I have a bold thought that’s gotten me into trouble on a few memorable occasions:
The best customer care is NO customer care.
I believe this deeply, but don’t get me wrong! I mean no ill will!
I don’t mean companies should prevent their customers from contacting them.
Rather, companies should strive to provide such high-quality service that customers never feel the need to reach out in the first place!
Think about it…
- If your internet connection was always blazingly fast and never went down, you’d never feel the need to call your internet provider.
- If that Cap’n Crunch hat you ordered online for Halloween fit perfectly (yes, Aunt Patricia, I’m talking to you), you wouldn’t feel the need to print out a return label and send it back for a refund.
- If your flights were always on time, you wouldn’t be spending all your spare change on those giant bags of airport Sour Patch Kids and Peanut M&M’s while waiting on hold to rebook.
Pick Up The Phone and Call
The reality is that things don’t always go so smoothly when goods and services are provided. And in many industries, when something goes wrong, the customer picks up the phone and calls. Sure, plenty of customer care takes place through online channels like a website, live chat, or a mobile app, but for better or for worse, the face of your company becomes your call center and…in reality…the specific agent your customer ends up speaking with in the moment.
As we all (painfully) know, a call center is typically fronted by an IVR (which stands for Interactive Voice Response) system. Rather than calling and speaking immediately with a real person, we first have to…
- Enter our account number
- Plug in the last four digits of our social security number
- Answer two questions about our favorite ice cream flavor
- Share our pet cat’s maiden name
And of course…
Listen to an over-tired voice actor—often a disgruntled project manager working on a Sunday—read out the company’s web address (slowly intoning H-T-T-P colon slash slash double-u double-u double-u dot…to our chagrin, as our blood pressure rises and rises and rises).
Of course, we called because we’ve already visited the web and could not find what we needed. So now we’re forced to select from a menu of nine vague and confusing choices, select from a sub-menu of six more choices, select from a sub-sub-menu of five more choices, provide a blood sample couriered by owl…
You get the picture.
Good Voice UI Design
Companies try to strike a balance between making sure they know who you are and who* you should be speaking to with getting you to a real, live person ASAP.
*Yes, I’m one of those modern-day rebels who refuses to use ‘whom’, mostly for fear I’m using it incorrectly. Actually, part of good voice user interface design is creating an experience that mimics how people really speak, rather than how a grammar book tells us we should.
Unfortunately, they typically err on the side of providing so much time-consuming, laborious overhead that it can take two full minutes just to wade through all those menus…not to mention being put on hold and told your call is very important, and that “the wait time is between 10 and 15 minutes” (if you’re lucky enough to be informed at all).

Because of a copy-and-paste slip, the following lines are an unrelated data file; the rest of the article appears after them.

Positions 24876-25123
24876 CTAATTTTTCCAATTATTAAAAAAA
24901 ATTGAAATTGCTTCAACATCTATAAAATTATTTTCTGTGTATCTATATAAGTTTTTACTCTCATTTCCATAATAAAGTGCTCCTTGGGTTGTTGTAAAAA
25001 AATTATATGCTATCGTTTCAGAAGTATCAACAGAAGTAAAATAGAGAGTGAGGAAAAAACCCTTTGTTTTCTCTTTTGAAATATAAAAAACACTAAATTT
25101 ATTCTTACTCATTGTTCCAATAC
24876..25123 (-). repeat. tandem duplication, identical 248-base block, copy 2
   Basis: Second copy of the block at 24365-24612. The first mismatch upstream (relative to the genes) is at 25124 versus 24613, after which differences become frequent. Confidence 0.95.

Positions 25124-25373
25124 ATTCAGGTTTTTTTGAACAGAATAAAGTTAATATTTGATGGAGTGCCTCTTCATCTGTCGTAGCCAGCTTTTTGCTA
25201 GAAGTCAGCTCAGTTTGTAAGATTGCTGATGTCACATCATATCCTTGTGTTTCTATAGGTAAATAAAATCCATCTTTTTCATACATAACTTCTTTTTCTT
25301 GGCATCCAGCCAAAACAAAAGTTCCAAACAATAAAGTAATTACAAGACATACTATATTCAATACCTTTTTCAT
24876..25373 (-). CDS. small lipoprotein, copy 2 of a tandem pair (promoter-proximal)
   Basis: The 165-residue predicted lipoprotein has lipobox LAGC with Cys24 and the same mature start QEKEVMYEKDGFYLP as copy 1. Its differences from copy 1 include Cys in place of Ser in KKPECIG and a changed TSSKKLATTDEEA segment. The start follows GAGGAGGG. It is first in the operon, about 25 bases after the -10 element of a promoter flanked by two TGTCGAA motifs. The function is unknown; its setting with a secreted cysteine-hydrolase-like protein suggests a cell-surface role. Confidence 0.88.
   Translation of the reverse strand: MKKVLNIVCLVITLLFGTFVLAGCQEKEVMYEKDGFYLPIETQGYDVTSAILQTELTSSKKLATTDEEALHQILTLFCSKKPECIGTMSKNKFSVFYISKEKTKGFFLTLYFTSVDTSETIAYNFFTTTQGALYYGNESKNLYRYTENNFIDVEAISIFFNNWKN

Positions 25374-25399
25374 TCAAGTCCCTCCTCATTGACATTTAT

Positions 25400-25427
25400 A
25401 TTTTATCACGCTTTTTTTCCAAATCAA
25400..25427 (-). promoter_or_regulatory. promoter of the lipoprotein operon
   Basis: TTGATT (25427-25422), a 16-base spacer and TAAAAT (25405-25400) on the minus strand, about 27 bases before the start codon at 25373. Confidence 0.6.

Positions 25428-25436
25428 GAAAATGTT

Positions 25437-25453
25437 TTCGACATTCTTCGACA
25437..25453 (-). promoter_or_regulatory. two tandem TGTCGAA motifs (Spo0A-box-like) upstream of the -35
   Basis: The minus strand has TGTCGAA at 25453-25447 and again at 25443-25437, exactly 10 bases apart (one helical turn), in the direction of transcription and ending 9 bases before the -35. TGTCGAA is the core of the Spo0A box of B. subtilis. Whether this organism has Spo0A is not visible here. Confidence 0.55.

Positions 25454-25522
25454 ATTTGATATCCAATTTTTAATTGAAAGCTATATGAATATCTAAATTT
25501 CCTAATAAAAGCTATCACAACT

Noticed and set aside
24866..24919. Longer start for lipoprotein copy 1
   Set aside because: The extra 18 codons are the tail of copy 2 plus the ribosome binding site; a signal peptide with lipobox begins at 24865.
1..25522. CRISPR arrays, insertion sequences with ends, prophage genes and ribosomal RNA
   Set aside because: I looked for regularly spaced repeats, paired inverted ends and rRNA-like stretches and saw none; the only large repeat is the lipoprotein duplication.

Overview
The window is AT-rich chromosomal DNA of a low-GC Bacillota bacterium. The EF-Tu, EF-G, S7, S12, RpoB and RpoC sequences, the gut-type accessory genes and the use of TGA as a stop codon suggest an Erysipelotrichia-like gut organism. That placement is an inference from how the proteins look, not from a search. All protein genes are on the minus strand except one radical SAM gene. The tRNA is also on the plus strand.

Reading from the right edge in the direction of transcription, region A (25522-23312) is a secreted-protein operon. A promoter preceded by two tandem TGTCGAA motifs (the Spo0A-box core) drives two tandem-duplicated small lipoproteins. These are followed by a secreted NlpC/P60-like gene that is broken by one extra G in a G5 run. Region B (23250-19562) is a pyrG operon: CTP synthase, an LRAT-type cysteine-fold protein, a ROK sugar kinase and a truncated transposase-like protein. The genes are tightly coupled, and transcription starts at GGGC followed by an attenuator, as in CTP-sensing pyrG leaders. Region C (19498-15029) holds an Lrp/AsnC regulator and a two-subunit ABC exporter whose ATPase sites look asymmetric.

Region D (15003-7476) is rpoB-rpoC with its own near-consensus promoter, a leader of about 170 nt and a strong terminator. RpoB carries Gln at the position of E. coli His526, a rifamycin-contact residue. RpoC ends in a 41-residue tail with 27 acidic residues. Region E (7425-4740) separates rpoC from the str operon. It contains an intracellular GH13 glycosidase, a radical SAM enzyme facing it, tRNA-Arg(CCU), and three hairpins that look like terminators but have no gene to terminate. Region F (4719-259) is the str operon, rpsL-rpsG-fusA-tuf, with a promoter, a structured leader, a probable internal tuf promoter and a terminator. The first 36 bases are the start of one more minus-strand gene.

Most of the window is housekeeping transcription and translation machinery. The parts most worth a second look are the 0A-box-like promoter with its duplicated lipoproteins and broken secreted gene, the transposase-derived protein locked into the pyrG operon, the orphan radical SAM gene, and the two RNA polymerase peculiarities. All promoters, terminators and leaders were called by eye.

In some cases, you’ll actually be able to complete the task—the very reason you called in the first place—without ever talking to a call center agent.
- You might be able to make a payment over the phone
- Reschedule an appointment
- Order that Pay-Per-View boxing event that will definitely be the fight of the century this time
- And so on and so on and so on
Companies have figured out ways to automate those repetitive, straightforward tasks that take up too much of a call center agent’s time…when it could be better spent helping you solve more complicated tasks, like making sure you get those custom-made mauve cowboy boots in extra-wide rush delivered by UPS, so they arrive before your upcoming dude-ranch trip.
Which brings us to the latest business and tech buzzwords. I’m sure you’ve heard a bunch of them, including AI (artificial intelligence), Machine Learning, NLU (natural language understanding), and so on (chatbot anyone?). In this series of blog posts, I’m going to walk you through what these mean in the real world and not in some academic research lab, as well as how these technologies can help you:
- Solve concrete business problems
- Optimize your customer care
- Reduce costs across the board
In fact, do these things…take these recommendations, and you’ll find your Net Promoter Score (NPS), Customer Satisfaction Score (CSS), and most importantly, your Customer Effort Score (CES) rising off the charts; content and loyal customers tweeting about that great experience you provided; google reviews of your services maxing out at five stars; and even more.
Well, okay…granted I can’t promise all that! What I can do? Equip you with the tools and know-how to move all your important metrics in the right direction.
We’ll start things off by talking a bit about speech recognition technology, what a conversational interface is, and what makes speech special.